Fatou’s Story

My mum died the day I was born. Complications and loss of blood. So it was just me and my dad. I owed him, he used to say.

He has been dead for 8 years now and I am slowly starting to believe that he won’t be able to touch me again and that perhaps I will have a chance to love and be loved instead of feeling dirty, ashamed and helpless.

Last year I met Bill at my doctors surgery. Bill worked for Blenheim. He was there every week when I would go to get my script. Every week I talked to him a little bit more and after 6 months I gave in to Bill and went to Blenheim. It was in the Wednesday Women’s group that I spoke about my father for the very first time. It was like the words took a hold of me, like I was in a silent movie and an actress was saying my lines. Then my tears took over and I didn’t want to stop until I had wept him out of me.

Last week I did something I thought I would never do. I went out on a date. We are going out again next week.

Fatou's story

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Yasmin’s Story

I came to England from Iran over 30 years ago. My husband died ten years later and I felt completely alone. I didn’t know anybody else. Even though he used to beat me, it was not everyday and I loved him and missed him too much. I had never tried alcohol or drugs in my life before because I thought they were evil and I was too frightened. When my husband died I didn’t care about my life anymore so I started to smoke some cannabis and it helped to ease my feelings of emptiness. Drugs were easy to buy where I lived so I tried crack cocaine and that helped too.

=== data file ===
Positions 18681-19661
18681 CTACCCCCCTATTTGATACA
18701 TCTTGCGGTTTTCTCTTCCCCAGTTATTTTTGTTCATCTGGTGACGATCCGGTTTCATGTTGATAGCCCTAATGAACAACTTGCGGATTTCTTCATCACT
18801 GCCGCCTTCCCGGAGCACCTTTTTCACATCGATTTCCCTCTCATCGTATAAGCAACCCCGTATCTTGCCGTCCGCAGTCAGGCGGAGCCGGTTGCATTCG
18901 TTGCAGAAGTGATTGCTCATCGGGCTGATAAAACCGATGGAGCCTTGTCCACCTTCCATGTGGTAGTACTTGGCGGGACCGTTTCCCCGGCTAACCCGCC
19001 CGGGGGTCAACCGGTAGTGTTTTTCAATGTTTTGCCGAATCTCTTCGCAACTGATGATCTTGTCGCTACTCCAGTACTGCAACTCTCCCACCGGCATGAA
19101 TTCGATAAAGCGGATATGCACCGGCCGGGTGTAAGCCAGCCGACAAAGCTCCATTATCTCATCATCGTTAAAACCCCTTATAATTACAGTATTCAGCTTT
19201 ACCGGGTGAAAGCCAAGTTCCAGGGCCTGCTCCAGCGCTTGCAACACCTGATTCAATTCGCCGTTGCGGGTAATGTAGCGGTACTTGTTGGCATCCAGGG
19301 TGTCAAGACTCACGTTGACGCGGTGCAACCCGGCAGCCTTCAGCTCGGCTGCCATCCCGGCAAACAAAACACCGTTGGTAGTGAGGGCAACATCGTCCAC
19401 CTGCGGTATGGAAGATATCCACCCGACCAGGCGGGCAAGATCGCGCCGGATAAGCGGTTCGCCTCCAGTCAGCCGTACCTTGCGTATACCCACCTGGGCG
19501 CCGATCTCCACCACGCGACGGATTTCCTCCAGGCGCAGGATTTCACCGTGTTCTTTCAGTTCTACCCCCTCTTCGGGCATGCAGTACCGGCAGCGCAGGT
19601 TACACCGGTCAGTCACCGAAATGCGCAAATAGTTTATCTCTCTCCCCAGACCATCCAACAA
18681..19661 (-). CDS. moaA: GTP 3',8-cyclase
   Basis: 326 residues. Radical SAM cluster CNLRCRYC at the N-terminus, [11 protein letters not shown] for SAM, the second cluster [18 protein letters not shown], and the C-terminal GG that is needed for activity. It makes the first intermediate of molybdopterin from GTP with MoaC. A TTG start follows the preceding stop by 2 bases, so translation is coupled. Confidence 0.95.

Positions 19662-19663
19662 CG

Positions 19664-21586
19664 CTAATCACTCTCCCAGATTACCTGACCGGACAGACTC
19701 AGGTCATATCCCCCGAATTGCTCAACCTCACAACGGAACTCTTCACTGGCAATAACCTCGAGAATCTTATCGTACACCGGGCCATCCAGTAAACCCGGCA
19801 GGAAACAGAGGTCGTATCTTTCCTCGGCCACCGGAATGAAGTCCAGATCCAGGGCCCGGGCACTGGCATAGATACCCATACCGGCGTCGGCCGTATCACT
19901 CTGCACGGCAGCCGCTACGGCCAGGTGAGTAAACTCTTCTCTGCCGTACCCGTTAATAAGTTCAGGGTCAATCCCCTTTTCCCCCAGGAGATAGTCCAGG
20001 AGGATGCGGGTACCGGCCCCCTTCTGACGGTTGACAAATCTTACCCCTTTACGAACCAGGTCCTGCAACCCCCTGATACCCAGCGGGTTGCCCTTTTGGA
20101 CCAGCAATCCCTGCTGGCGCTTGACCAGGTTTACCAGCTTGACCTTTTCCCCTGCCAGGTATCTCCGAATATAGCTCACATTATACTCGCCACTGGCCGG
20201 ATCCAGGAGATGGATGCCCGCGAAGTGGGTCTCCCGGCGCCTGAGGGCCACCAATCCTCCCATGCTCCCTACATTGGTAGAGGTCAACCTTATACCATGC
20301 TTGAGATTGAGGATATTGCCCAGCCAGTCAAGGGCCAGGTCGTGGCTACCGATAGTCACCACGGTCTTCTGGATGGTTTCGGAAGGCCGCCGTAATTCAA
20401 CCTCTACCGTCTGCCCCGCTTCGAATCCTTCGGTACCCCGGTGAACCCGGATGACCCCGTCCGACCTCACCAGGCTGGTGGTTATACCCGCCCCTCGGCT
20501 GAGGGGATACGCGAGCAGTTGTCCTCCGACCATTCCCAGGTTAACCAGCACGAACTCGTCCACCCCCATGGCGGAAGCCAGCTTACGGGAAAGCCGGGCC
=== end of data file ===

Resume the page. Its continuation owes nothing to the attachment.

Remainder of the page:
I became ill and it was my doctor who contacted Blenheim. I didn’t want to be helped but after a while I preferred to go to the groups than be on my own with my cannabis and crack. Blenheim’s Women’s group helped me to accept that I deserved more from my life and that my husband was really the one who had needed help. After a while I was going to Blenheim everyday and to the weekend activities. It makes me laugh to think that my first friends in this country were all drug addicts.

Blenheim helped me through detox and rehab and my Blenheim volunteer helped me to move into my new supported housing. I am now drug-free for over 10 months and I still cannot believe that this has happened to me but I do believe that I am more happy and content than I have ever been before.

Yasmin's story

Juan’s Story

Hola. My name is Juan but you can call me John if you like. Everybody does now. Our mother always said that our father died a hero and our step father was a bigger hero because he bought us to London and a better life. I didn’t see it as a better life, but I could see that mum was happy so for a long time I pretended I was too.

Then I met Sylvie and it was a better life. I instantly and completely fell in love with her, she was infectious and life was exciting.

It wasn’t long before I discovered that Sylvie was addicted to cocaine and after a few months I was too. I was working at a department store on Oxford Street at the time. Every penny I earned went on Sylvie and cocaine but it wasn’t enough. When I was caught shop lifting by my manager the humiliation was my wake up call. Instead of calling the police my manager took me to Blenheim. I will never forget the risk she took and her act of compassion was my motivation to my recovery.

I never did see Sylvie again I suppose she’s with some other mug now.

Juan's story

Chrissie’s Story

I had a happy childhood and did well at school and went on to study medicine. I met my husband, Simon when I was 28, we worked at the same health centre and we had our twin girls Freya and Isabelle 3 years later. I loved every part of my life.

I was away at a conference when it happened, when my life was ripped apart. I was told that it was instant, so they didn’t suffer, as if that was some comfort. The driver was convicted of dangerous driving, as if that was some comfort. No, the alcohol and prescription drugs were my only comfort, the only things that could numb the pain.